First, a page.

2. Rail service for both freight and passenger is environmentally sound, and this project will help develop both forms of transportation.

3. Freight hubs of the type described by CSX have been successful in other areas (Alliance, Texas, San Bernadino and Los Angeles, Calif., and Joliet, Ill., among others). In fact, the city of Los Angeles and the state of California have spent billions of dollars on similar projects with high value results.

4. Much of the spending involved in this project involves highway infrastructure, using money that should be invested in these areas anyway.

5. The recent increases in the estimates of cost for the project are mostly an escalation of the highway portion of the project due to increased material costs.

6. CSX has volunteered to spend several hundred million in support of this project. When is the last time that any company or industry has paid that much in support of surface transportation projects that will have a multiplier impact on the local economy?

7. The project benefits commuters, communities, reduces pollution and greenhouse gases, reduces freight costs to consumers and businesses in Central Florida and will help the Port of Tampa attract more international containers.

8. It is the responsibility of the Legislature to look beyond the "not in my back yard" mentality and do what is right for the people of the state and the region. This type of infrastructure project enhances the competitive position of Florida and the United States in the world economy.

The due diligence or lack of due diligence often cited as a reason to delay this project is a result of an underfunded Florida Department of Transportation, not a faulty analysis.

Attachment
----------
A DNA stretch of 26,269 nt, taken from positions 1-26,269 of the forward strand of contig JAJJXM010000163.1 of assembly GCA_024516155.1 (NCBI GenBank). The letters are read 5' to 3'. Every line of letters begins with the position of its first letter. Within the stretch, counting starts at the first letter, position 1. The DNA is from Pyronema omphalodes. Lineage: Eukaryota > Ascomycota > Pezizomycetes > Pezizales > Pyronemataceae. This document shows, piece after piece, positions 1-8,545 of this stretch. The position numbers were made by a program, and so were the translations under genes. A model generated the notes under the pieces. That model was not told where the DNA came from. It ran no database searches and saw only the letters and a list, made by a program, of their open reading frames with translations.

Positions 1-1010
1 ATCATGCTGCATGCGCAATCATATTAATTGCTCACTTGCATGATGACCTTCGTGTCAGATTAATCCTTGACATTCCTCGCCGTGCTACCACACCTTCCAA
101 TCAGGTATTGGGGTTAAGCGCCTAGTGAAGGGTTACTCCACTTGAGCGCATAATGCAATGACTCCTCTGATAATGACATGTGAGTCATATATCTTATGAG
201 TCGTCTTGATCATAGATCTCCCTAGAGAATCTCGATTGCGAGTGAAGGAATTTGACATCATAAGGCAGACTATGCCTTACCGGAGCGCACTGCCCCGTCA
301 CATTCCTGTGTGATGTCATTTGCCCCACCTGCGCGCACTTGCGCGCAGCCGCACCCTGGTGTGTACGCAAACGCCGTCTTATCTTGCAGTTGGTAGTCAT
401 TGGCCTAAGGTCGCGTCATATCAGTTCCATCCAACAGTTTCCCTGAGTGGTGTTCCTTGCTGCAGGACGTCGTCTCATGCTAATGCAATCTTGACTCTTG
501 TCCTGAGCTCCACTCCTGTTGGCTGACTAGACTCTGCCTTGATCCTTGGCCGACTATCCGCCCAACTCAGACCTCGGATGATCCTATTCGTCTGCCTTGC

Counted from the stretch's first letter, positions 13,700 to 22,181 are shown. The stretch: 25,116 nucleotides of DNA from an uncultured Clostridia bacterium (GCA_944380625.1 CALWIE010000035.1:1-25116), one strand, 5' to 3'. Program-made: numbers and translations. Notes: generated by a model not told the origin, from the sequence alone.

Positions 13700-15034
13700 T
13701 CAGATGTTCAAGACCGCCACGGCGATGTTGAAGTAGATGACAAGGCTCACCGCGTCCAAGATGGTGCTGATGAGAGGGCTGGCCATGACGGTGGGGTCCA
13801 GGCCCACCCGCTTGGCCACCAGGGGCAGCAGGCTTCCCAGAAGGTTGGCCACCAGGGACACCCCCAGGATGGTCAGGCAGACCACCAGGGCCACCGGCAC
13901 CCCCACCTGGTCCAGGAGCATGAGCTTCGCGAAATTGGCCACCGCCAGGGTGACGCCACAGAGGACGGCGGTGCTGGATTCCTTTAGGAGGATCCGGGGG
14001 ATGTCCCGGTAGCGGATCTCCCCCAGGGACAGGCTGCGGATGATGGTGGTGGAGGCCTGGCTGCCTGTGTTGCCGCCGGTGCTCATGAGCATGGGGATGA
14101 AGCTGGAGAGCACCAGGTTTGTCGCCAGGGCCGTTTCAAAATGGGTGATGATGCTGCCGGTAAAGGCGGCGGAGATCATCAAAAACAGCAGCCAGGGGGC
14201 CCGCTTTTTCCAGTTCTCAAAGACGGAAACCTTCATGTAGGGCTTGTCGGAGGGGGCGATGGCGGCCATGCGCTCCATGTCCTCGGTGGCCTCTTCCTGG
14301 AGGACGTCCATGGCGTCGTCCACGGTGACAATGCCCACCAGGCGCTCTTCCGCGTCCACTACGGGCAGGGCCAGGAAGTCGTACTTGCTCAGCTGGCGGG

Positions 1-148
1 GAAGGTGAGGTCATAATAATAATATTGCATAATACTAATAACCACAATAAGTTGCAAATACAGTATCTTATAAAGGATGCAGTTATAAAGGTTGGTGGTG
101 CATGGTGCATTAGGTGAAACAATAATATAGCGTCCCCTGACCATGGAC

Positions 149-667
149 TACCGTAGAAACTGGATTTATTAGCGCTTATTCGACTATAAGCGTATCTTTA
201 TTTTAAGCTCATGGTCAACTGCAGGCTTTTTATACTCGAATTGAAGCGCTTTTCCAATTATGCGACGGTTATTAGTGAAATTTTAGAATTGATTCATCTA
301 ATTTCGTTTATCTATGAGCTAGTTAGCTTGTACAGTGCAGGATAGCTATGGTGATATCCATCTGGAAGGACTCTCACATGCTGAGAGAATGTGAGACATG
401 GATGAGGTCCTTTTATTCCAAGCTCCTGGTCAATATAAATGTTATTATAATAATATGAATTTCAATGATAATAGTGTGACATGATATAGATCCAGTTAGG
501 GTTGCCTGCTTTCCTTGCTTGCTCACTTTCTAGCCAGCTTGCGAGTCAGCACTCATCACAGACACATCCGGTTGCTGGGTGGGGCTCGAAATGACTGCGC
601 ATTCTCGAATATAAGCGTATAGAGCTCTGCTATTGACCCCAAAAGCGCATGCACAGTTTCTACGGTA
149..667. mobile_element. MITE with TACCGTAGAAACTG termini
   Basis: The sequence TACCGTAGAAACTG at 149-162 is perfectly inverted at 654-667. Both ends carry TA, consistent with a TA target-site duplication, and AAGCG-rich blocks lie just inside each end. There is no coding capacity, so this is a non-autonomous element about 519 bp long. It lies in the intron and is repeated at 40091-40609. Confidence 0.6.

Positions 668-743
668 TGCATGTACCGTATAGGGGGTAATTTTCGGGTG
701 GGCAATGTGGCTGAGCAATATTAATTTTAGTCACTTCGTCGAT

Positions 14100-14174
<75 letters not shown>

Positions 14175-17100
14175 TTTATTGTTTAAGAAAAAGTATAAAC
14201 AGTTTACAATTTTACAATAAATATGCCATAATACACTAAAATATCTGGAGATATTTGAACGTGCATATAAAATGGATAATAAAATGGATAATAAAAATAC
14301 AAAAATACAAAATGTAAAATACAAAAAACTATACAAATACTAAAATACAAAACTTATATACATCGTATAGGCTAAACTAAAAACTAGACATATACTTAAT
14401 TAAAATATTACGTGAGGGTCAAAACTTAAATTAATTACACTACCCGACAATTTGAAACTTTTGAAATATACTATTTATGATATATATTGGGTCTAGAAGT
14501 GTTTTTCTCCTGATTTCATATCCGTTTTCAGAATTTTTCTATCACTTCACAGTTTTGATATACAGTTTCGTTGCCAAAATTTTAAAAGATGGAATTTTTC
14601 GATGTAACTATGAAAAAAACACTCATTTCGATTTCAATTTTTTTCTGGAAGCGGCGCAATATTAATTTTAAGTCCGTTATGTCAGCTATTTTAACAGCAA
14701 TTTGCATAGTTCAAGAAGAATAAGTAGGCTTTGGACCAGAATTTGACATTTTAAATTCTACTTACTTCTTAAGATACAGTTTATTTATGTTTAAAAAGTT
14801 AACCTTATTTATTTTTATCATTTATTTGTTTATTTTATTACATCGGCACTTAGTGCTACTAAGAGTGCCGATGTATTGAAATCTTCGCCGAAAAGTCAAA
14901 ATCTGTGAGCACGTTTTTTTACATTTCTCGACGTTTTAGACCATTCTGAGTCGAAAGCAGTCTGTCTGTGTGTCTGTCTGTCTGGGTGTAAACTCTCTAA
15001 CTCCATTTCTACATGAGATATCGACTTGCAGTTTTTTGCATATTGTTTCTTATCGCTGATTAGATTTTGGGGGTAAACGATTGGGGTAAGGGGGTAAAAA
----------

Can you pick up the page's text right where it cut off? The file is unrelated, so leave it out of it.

The sooner this project moves forward, the sooner we all enjoy the benefits.

Thomas L. Finkbiner, Senior Chairman, Intermodal Transportation Institute, University of Denver, Tampa

Marry him! The case for settling for Mr. Good Enough | March 30, commentary

Good Enough not enough

I believe Lori Gottlieb's perspective on settling for Mr. Right is a bit misguided.

Gottlieb claims that 30-plus-year-old unmarried women occasionally feel "panic" and "desperation" about not being married, and Gottlieb also writes that women who do not feel panicked or desperate are either in denial or lying.

I am 35 and unmarried. I consider myself to be attractive, fit and adventurous. When I climbed to the top of Kilimanjaro by myself, I felt sweet satisfaction knowing I did it alone. Sometimes I wake up in the morning giddy and laugh out loud because my life is so amazing. Am I in denial? If so, it feels really, really good.

Gottlieb says women who are divorced are in a better position than someone like herself because they get child support. I hear single mothers all over Pinellas County laughing out loud. I have friends who are trying to decide whether to pay their power bill or their water bill because their children's father didn't pay child support . . . again.

Gottlieb also failed to mention that many people do in fact settle and that our nation has a divorce rate over 50 percent. If these married women are so happy, why are they getting divorced?

Lastly, Gottlieb claims she needs a partner in crime, someone who puts up with her quirks. In my opinion, Gottlieb doesn't need a man, she needs a dog. Life is too short and too hard to settle.

Martha Weber, Dunedin

Divorce epidemic ignored

Ms. Gottlieb surely has a slanted view. Has she not been made aware that settling for Good Enough has been contributing to the divorce epidemic for the last 30 years? I applaud her desire to be a parent — but get a babysitter if you need some freedom and stop lamenting the lost opportunities that may not have been opportunities after all.

Elizabeth Laurino, Indian Rocks Beach

Letters: Constitution not in stone 04/05/08 [Last modified: Tuesday, April 8, 2008 9:06am]